Recently I was talking to a writer who described something she did whenever she moved to her writing table. I don’t remember exactly what the gesture was—there is something on her desk that she touches before she hits the computer keyboard—but we began to talk about little rituals that one goes through before beginning to write. I, at first, thought I didn’t have a ritual, but then I remembered that I always get up and make a cup of coffee while it is still dark—it must be dark—and then I drink the coffee and watch the light come. And she said, Well, that’s a ritual. And I realized that for me this ritual comprises my preparation to enter a space that I can only call nonsecular . . . Writers all devise ways to approach that place where they expect to make the contact, where they become the conduit, or where they engage in this mysterious process. For me, light is the signal in the transition. It’s not beingin the light, it’s being there before it arrives. It enables me, in some sense.

I tell my students one of the most important things they need to know is when they are their best, creatively. They need to ask themselves, What does the ideal room look like? Is there music? Is there silence? Is there chaos outside or is there serenity outside? What do I need in order to release my imagination?

INTERVIEWER

Who was the most instrumental editor you’ve ever worked with?

MORRISON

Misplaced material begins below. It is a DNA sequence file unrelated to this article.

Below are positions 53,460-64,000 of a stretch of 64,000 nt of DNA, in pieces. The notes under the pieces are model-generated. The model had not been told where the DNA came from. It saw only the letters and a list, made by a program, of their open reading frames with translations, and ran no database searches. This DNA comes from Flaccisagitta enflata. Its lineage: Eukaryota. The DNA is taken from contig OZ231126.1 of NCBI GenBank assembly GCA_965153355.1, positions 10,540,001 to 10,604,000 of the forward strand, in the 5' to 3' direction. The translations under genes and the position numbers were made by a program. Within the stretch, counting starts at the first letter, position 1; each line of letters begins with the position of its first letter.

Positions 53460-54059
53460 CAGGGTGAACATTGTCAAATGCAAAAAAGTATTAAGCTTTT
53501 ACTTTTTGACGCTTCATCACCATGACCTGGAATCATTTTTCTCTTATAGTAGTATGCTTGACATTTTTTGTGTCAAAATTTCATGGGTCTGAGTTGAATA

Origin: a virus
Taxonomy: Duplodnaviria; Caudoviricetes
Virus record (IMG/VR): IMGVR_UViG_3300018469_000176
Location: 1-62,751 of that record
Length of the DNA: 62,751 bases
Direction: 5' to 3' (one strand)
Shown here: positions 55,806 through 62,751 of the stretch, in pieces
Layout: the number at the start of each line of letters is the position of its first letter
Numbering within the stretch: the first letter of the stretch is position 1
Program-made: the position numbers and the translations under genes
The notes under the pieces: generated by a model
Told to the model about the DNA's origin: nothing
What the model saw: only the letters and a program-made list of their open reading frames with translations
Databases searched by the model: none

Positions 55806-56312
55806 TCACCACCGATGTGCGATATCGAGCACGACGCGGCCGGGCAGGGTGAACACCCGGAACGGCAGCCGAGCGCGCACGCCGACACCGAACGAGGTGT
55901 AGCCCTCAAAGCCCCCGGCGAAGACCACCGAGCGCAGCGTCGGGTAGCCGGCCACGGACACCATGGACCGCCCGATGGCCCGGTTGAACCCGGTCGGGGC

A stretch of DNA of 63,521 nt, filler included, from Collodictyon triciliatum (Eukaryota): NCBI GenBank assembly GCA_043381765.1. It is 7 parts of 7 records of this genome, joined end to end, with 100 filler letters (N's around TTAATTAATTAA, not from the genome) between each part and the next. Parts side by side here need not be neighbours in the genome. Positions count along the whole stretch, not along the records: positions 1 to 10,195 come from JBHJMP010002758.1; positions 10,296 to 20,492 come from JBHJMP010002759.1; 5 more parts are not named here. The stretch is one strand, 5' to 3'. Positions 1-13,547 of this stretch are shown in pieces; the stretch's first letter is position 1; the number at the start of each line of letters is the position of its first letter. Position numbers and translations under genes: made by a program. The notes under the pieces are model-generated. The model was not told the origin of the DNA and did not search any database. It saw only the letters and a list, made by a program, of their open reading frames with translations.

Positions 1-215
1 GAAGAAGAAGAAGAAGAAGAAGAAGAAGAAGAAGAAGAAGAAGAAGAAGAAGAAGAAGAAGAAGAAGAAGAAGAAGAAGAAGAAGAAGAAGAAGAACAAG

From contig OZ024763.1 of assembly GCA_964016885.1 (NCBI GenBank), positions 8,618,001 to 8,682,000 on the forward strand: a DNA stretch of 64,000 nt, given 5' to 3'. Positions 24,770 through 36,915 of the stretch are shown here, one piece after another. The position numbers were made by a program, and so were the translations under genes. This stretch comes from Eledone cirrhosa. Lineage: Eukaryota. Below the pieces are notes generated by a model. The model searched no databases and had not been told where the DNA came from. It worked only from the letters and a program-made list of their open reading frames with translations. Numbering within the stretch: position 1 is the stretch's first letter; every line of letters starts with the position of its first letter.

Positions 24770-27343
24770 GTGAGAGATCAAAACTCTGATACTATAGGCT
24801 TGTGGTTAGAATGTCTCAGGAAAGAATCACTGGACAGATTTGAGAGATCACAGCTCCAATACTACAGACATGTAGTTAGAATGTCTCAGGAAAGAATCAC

I had a very good editor, superlative for me—Bob Gottlieb. What made him good for me was a number of things—knowing what not to touch; asking all the questions you probably would have asked yourself had there been the time. Good editors are really the third eye. Cool. Dispassionate. They don’t love you or your work; for me that is what is valuable—not compliments. Sometimes it’s uncanny; the editor puts his or her finger on exactly the place the writer knows is weak but just couldn’t do any better at the time. Or perhaps the writer thought it might fly, but wasn’t sure. Good editors identify that place and sometimes make suggestions. Some suggestions are not useful because you can’t explain everything to an editor about what you are trying to do. I couldn’t possibly explain all of those things to an editor, because what I do has to work on so many levels. But within the relationship if there is some trust, some willingness to listen, remarkable things can happen. I read books all the time that I know would have profited from not a copy editor but somebody just talking through it. And it is important to get a great editor at a certain time, because if you don’t have one in the beginning, you almost can’t have one later. If you work well without an editor, and your books are well received for five or ten years, and then you write another one—which is successful but not very good—why should you then listen to an editor?